How to Have the Upper-Hand During a Business Negotiation – 2
Just as I promised yesterday, I’m back with the second part of the negotiation blog post.
Let’s get right to it!
Find Out Who the Real Decision-Maker is
Who’s the decision maker? Are you negotiating with the decision maker or just an employee who can’t make binding decisions? The last thing you want to do is waste your time and strategy on someone who can only turn down requests but can’t approve a deal. It would be a great loss to arrive at a perfect deal and then you have to wait for the boss’s approval. Make this particular research a priority.
Reject the First Offer
If you’ve ever purchased any product for a price higher than its usual price, you’d definitely know how this feels. It gets worse when you meet someone who purchased the same product for half the price you purchased yours, and then they rub it in by laughing at how gullible you were.
Naturally, a seller expects you to disagree with the first price, if you don’t, he gets the feeling of “I could have done better with that price”. So, it’s either he tries to get out of the deal or brings up an excuse to increase the initial price because he feels you’d agree again.
Permit me to use Nigerian Mothers as an illustration again;
Mum gets to the market and requests for the price of a specific size of beef. Seller replies “This is ₦8,000”, automatically, a typical Nigerian Mom will not slash that price in half, she’d slash the half off it and still slash the other half in half.
“It’s too expensive jare, I’ll pay ₦2,000”, says a Nigerian Mom.
The crazy part is if the seller agrees to take ₦2,000, a Nigerian Mom will slash it in half again!
This is the Nigerian way, sellers are constantly out to exploit buyers and it has thought us to always counter the first offer. Trust me, you’re guaranteed to get a better offer afterward.
More so, in a business negotiation, the first offer from the other party will not favor you and even if it does, you can always push for something better. The best deals are made when there’s a little bit of back and forth, both parties tend to be satisfied in most cases.
Involve a Lawyer or a Competent Advisor
You’d be doing yourself a huge favor by paying a lawyer who has accurate experience in that field. In order to avoid unnecessary mistakes, get the right people to help document the deal and guide your decisions legally and professionally.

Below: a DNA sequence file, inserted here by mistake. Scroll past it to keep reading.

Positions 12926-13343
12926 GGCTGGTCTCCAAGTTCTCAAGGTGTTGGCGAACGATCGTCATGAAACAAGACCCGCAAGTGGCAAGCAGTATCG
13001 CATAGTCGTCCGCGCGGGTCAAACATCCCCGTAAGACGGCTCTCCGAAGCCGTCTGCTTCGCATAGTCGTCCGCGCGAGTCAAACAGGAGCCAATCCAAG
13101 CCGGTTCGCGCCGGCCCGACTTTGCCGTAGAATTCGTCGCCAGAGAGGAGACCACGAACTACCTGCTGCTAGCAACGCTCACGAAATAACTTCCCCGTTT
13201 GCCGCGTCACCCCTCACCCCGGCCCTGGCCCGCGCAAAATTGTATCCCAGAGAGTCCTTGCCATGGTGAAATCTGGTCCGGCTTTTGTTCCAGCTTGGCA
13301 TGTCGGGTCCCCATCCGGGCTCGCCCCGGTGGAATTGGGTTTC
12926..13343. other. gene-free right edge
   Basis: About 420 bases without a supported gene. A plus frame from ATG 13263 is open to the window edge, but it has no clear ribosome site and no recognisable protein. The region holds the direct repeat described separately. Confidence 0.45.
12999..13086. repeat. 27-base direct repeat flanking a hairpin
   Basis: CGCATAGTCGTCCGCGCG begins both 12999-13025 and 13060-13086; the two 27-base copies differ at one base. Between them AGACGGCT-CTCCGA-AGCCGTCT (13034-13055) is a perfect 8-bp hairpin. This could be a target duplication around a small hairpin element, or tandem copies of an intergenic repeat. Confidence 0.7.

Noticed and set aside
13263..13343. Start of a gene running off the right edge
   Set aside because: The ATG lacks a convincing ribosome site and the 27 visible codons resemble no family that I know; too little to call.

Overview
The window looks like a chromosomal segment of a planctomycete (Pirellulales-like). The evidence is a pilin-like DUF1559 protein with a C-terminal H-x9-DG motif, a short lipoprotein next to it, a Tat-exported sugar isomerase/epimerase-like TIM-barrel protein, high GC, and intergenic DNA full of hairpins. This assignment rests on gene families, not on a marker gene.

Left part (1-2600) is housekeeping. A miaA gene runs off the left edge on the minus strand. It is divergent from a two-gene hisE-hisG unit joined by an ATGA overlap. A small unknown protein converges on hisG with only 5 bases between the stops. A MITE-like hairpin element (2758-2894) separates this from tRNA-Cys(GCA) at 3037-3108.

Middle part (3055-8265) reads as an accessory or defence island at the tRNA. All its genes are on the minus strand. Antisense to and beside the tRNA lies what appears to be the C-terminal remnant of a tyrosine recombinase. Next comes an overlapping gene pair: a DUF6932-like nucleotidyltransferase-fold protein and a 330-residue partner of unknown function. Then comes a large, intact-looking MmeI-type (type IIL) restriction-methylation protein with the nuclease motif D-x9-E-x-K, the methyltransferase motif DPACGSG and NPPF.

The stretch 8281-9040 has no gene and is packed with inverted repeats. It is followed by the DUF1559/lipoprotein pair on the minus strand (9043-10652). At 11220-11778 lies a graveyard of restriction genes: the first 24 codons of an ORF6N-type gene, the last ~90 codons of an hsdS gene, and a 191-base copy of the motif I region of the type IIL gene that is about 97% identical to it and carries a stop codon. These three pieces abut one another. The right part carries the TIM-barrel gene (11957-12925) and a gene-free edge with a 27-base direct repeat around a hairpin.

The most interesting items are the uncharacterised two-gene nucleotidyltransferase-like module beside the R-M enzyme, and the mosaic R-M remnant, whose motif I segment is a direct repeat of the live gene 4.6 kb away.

Ask the Right Questions
You never know, the right question might just bring you to your best deal yet. It’s not a crime to ask as many questions as possible during a business negotiation, depending on your interest. After doing some background investigation as regards the company or negotiator, ask them about their competitors and what benefits they’d be getting from the deal. In order to push further, get to know the exact values you’re getting from the product they’re offering.
Find a Leverage
This is the part where you have to play smart and capitalize on your strengths. If you’re the only buyer available for that product or the economy has created a situation where your product or service is in high demand, then you’ve just hit a jackpot! Don’t be too cold with your decisions, use your strength and get a reasonable offer out of that business negotiation.
[tweetshare tweet=”Business negotiations are rarely one-off, don’t burn bridges!”]
Aim for a Win-Win
Don’t be selfish during a business negotiation, you can as well win while the other party wins too, it doesn’t have to be a win-lose situation. Even when you have the perfect leverage, you still have to go easy on the other party. Try to secure a good deal that benefits both parties and of course, would have them looking forward to working with you over and over again. This is why you need to understand their priorities, give up the little things for a bigger goal.
Don’t Rejoice Just Yet
You can choose to ignore this if you want, but it’s best to leave your victory dance until after the deal is signed off and preferably in the absence of the other party.
I probably didn’t mention this explicitly, don’t be stuck on one deal and bring down your standards because of it, there’s always a better one around the corner. Just as I mentioned in the first post, get a Plan B and this backup plan might just work better than the initial plan.
Again, you can always throw in some joke to lighten the mood. If you’re good with humor, simply use it to express your flexibility and free spirit. It doesn’t only ease up the tension, it also shows that you can handle the situation even if it goes south.
But I’d like to plead with you, don’t throw jokes around if it’s not your strong point, there’s nothing as bad as failed humor.